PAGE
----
Nishida was reading those articles of Jamess which were later to be included in Essays in Radical Empiricism. Thus, Nishida encountered the Jamesian philosophy of pure experience under the Buddhist lighting. This is crucially important in considering the Nishidas relationship with James. It shows that a radical twist of appropriative interpretation was given to the Jamesian notion of pure experience right at the moment of its reception into Nishida. However, in addition to a philosophical affinity, we can ascertain a more specifically historical reason for why the Jamesian notion of pure experience proved capable of providing Nishida with an initial starting-point for his attempt to establish a philosophical system; one that would draw its essential inspiration from the traditional Buddhist ideas, but would be nonetheless couched in modern philosophical expressions. Japanese modernization was carried out under the national slogan of Japanese Spirit; Western Techniques. What such an expedient strategy aimed at was, needless to say, to ingest the cognitive, technological achievements of Western civilization without compromising the traditional Japanese values in moral or spiritual spheres. Although, in his maiden work, An Inquiry into the Good, Nishida does not address philosophical issues in terms of Japans encounter with the West, some consideration of such historical context should make it easier for us to understand more fully why it was the Jamesian philosophy of pure experience that was to play a maieutic role in the birth of modern Japanese philosophy through Nishida. As seen above, the vision of pure experience was far from foreign to Nishida because of its essential similarities to some of the Zen Buddhist views, and it also could be regarded by Nishida as a promising ground-principle for a philosophy capable of embracing both scientific cognition and spiritual values within one and the same perspective because of the Jamesian characterization of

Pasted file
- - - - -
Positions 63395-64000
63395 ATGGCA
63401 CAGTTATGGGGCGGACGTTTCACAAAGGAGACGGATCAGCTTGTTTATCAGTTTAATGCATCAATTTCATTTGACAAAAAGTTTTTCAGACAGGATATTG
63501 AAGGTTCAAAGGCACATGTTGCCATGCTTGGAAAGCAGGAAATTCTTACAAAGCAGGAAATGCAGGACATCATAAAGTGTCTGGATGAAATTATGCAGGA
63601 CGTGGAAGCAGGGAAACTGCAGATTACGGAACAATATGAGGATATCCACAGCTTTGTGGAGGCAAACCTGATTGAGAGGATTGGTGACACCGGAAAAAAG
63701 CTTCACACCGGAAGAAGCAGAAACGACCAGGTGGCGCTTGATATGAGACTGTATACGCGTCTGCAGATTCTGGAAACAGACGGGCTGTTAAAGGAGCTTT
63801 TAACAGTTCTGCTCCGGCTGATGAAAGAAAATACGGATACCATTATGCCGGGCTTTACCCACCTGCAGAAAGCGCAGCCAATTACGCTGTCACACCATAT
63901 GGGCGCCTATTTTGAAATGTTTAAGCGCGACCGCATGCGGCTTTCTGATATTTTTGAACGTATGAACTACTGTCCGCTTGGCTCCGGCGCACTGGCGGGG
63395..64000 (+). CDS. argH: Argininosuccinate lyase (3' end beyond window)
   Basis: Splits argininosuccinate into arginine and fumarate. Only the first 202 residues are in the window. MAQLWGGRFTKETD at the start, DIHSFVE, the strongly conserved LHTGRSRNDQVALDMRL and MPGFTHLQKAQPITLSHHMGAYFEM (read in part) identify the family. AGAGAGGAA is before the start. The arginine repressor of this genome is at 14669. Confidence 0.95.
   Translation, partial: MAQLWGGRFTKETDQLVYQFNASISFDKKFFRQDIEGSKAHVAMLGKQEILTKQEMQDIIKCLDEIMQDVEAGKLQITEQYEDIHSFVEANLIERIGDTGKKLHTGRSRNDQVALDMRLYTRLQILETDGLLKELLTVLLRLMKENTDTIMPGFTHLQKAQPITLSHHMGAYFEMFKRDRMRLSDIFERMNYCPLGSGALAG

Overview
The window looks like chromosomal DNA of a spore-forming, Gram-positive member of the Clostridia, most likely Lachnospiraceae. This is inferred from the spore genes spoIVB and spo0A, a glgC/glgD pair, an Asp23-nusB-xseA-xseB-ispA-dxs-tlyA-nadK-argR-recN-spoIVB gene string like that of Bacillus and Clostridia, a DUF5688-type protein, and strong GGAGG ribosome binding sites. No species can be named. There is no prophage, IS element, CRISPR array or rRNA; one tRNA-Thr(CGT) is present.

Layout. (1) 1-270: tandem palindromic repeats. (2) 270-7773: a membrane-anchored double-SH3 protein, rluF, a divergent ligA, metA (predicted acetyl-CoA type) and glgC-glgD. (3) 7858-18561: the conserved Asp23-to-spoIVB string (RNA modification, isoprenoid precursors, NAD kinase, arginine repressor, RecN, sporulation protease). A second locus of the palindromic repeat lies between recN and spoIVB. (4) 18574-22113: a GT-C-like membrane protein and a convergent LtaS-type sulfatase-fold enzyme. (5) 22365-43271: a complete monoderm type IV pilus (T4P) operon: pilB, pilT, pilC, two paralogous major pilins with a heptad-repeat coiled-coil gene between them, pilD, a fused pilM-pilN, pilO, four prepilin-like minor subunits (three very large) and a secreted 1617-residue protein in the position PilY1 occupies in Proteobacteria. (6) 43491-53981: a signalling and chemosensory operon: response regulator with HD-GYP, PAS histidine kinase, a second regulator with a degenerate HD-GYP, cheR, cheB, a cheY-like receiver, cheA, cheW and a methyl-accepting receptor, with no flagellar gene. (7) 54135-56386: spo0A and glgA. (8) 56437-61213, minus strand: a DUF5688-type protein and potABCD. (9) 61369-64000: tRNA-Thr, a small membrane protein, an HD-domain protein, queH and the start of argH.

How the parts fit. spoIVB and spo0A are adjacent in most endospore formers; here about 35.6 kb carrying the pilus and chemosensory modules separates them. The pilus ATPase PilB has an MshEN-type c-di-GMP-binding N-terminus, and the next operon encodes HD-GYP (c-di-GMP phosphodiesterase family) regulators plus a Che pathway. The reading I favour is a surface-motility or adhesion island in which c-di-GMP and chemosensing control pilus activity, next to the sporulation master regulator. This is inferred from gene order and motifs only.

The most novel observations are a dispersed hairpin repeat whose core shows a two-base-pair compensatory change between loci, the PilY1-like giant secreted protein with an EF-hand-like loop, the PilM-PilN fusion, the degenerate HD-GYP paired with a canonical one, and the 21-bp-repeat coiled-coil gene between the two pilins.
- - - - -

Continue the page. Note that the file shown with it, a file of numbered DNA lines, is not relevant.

affective values as originally pre-given in the ontological ambiguity of pure experience. 1.4. Reality and Unifying Activity Emphasizing the unifying activity allegedly operating in all pure experience, Nishida summarized his central vision in his maiden work, An Inquiry into the Good as follows: Thus, intellectual intuition is nothing more than a further deepening and enlargement of our state of pure experience, that is, it refers to the expression of a great unity in the development of a system of consciousness. Even a scholars acquiring of new thoughts, a moralists acquiring of new motives, an artists acquiring of new ideals, a sages acquiring of new insights--all are based in the expression of this kind of unity (Nishida 1990: 33). We could expand more fully on how the Jamesian formulation of pure experience was absorbed and transformed as well at the early stage of Nishidas philosophical career. But, for now, let us restrict ourselves to taking note of only two of the features conspicuous in the Nishidas formulation of pure experience. The first point is; Whereas the moment of unifying activity operative in pure experience assumes a pivotal significance in both James and Nishida, it seems that, for James the pluralist, it is kept in a critical balance owing to his acknowledgement of the disjunctive moments as well as the externality of some relations in the field of experience. The second point, though related to the first, is; as it has already been pointed out by a number of scholars, the state of pure experience signifies, in